To evaluate exposure–response associations in addition to these dichotomous relationships, exposures were analysed using average summary levels derived from probability, intensity, frequency and job duration for all jobs prior to index pregnancy (table 4). The matched adjusted analyses produced elevated ORs for moderate and high levels of exposures for pesticides, non-welding metals and non-chlorinated/non-paint VOCs; of these, only non-welding metals demonstrated a consistent exposure–response pattern (p for trend=0.08). Additionally, pesticides showed elevated ORs at the moderate and high exposure levels when examining the full adjusted sample (OR=1.52; 95% CI 0.92 to 2.53 and OR=1.68; 95% CI 1.04 to 2.72, respectively; p for trend <0.0001). Increasing exposure levels showed a reduction in risk of sporadic bilateral retinoblastoma for ionising radiation, paint and in particular chlorinated VOC exposures which showed a significant reduction in risk (OR=0.56; 95% CI 0.32 to 0.96) when the full sample was analysed. Inconsistent trends were noted between the full and matched samples for SO2 and PAH exposures.
Exposure in year before index pregnancy
Similar to any prior exposure, exposure to pesticides and non-welding metals produced elevated ORs of 1.67 (95% CI 0.85 to 3.28) and 1.22 (95% CI 0.69 to 2.16), respectively, in the matched sample (table 3). When considering the sample in full, only the risk estimate for pesticides reached statistical significance (OR=2.12; 95% CI 1.25 to 3.61). ORs below the null were seen for welding fumes, SO2, PAH, ionising radiation, paint, chlorinated VOC and non-chlorinated/non-paint VOC exposures. The direction of effect estimates did not differ between full and matched samples for any of the exposures except for welding fumes. The magnitude of association between these two samples differed most for pesticide exposure.
Exposure–response analyses of average summary scores based on probability, intensity, frequency and job duration for jobs showed similar findings to those observed for jobs held 10 years prior to conception (with the exception of non-chlorinated/non-paint VOCs), although some differences in the magnitude of association were noted (table 5). In the matched adjusted sample, no association reached statistical significance. Only non-welding metals produced elevated ORs for both moderate and high exposure levels but no consistent exposure–response trend was observed (p for trend=0.13) and results were imprecise. In contrast, exposures to PAHs and non-chlorinated/non-paint VOCs showed reduced risks for sporadic bilateral retinoblastoma at moderate and high levels with some indication of a downward exposure–response trend. ORs for other exposures were not meaningfully different from the null, lacked exposure–response trends or were statistically imprecise.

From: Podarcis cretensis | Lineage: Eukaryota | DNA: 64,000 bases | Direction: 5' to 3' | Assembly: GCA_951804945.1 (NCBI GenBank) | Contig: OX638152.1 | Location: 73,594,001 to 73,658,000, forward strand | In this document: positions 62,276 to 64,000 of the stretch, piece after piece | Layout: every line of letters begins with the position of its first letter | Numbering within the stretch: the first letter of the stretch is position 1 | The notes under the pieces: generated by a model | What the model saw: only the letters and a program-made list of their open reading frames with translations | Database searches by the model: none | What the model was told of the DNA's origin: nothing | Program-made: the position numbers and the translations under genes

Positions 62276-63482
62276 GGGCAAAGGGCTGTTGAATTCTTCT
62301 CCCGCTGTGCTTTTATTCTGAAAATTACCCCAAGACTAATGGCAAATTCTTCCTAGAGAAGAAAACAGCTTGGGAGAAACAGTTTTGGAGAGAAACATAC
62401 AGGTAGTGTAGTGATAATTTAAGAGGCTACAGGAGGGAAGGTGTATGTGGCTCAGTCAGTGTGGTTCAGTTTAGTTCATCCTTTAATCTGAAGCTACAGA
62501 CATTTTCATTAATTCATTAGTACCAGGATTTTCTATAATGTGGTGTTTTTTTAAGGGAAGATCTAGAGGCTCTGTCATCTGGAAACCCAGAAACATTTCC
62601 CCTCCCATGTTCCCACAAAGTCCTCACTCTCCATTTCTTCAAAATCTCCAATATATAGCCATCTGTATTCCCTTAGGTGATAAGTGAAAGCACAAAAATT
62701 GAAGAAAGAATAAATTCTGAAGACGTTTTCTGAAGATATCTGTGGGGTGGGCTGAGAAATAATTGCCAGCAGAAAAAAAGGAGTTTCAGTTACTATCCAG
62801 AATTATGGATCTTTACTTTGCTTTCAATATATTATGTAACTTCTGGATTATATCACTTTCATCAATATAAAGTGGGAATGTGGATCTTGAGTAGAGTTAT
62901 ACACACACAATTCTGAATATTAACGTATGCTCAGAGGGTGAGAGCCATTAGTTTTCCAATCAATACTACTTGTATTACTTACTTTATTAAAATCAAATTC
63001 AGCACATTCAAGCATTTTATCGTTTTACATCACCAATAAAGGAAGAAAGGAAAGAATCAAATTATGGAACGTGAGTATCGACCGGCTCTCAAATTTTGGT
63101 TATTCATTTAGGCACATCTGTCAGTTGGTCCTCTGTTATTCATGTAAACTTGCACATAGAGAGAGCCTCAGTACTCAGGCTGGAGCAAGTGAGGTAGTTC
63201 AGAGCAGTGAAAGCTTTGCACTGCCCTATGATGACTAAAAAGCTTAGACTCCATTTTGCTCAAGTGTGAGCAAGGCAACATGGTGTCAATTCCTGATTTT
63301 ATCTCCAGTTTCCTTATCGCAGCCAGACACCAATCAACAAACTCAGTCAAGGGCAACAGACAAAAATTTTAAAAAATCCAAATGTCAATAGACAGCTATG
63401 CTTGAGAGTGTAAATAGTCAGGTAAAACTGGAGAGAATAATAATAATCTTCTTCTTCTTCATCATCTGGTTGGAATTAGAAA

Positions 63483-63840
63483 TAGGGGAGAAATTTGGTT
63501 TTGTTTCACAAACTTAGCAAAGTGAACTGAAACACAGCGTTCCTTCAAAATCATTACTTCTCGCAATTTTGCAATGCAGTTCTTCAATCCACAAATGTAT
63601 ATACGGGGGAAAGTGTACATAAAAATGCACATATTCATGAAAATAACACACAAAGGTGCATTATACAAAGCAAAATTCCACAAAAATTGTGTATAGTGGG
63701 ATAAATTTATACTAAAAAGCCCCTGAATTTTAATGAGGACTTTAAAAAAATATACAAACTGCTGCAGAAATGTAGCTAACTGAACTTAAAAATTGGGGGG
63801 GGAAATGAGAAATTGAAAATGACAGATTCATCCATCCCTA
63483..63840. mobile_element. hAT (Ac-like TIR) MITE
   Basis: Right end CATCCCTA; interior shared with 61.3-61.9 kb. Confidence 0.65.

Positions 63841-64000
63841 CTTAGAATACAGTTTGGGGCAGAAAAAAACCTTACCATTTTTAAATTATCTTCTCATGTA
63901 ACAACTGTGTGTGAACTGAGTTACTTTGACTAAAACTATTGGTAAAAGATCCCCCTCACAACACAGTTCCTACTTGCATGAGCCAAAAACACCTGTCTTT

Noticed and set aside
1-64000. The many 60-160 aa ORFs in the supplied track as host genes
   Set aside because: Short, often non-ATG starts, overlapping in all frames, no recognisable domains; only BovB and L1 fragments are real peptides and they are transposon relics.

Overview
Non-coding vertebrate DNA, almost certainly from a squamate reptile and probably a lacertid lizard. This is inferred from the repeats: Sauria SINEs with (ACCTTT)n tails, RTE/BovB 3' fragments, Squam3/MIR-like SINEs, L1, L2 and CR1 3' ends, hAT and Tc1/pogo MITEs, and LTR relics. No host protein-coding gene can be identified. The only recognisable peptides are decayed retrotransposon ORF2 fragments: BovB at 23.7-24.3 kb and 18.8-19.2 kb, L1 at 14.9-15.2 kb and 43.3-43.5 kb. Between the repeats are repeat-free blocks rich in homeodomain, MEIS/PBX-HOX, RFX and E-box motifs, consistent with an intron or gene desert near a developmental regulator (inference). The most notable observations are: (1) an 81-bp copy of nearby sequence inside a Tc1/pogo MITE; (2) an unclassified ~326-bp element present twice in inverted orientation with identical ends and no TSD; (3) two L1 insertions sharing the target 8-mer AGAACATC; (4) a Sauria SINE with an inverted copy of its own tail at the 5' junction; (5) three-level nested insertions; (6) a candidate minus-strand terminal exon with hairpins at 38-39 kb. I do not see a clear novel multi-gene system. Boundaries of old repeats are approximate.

Considering only jobs with an exposure probability of 50% or greater as exposed (and jobs with a lower probability as unexposed) resulted in patterns of effect estimates similar to those seen above for cumulative exposure levels but not for time-weighted average levels. That is, although time-weighted average exposure levels using this metric produced comparable results for those exposures with risk estimates below the null (ionising radiation, paint and chlorinated VOC), exposure–response trends using this metric no longer existed for non-welding metals (moderate: OR=1.54, 95% CI 0.73 to 3.27; high: OR=1.36, 95% CI 0.60 to 3.09). In addition, risk estimates for pesticide exposure were close to the null for all jobs prior to index pregnancy (moderate: OR=1.07, 95% CI 0.44 to 2.60; high: OR=0.97, 95% CI 0.39 to 2.44), and ORs were below the null for jobs held in the year before index pregnancy (moderate: OR=0.47, 95% CI 0.11 to 2.09; high: OR=0.57, 95% CI 0.10 to 3.27).
Although several epidemiological studies have been reported on parental occupations and their associations with retinoblastoma risk in offspring,3 ,9–13 21–26 to our knowledge this is the largest study examining paternal occupational exposures and retinoblastoma in sporadic bilateral cases only. The risk of sporadic bilateral retinoblastoma was increased in relation to paternal occupational exposure to pesticides in the 10 years prior to conception as well as in the year prior to conception in the full adjusted sample but not in the matched sample, although the effect estimate remained elevated. A slightly higher risk was seen when exposure occurred in the year prior to index pregnancy compared with any prior exposure. An increased risk was also observed for non-welding metal exposure during the 10 years prior to conception in both the full and matched samples, but ORs were not statistically significant and no elevated risks were seen for the year prior to pregnancy. An extended period of relevant exposure may lead to a higher risk of genetic mutations causing disease; if so, a consistent temporal pattern was observed for non-welding metals but not for pesticides. These results appear to be consistent with previously published studies showing increased risk of retinoblastoma in parents working in the metal industry3 ,9 ,21 but inconsistent with increased risks in the agricultural industry.3 ,12 ,22 ,23 ,26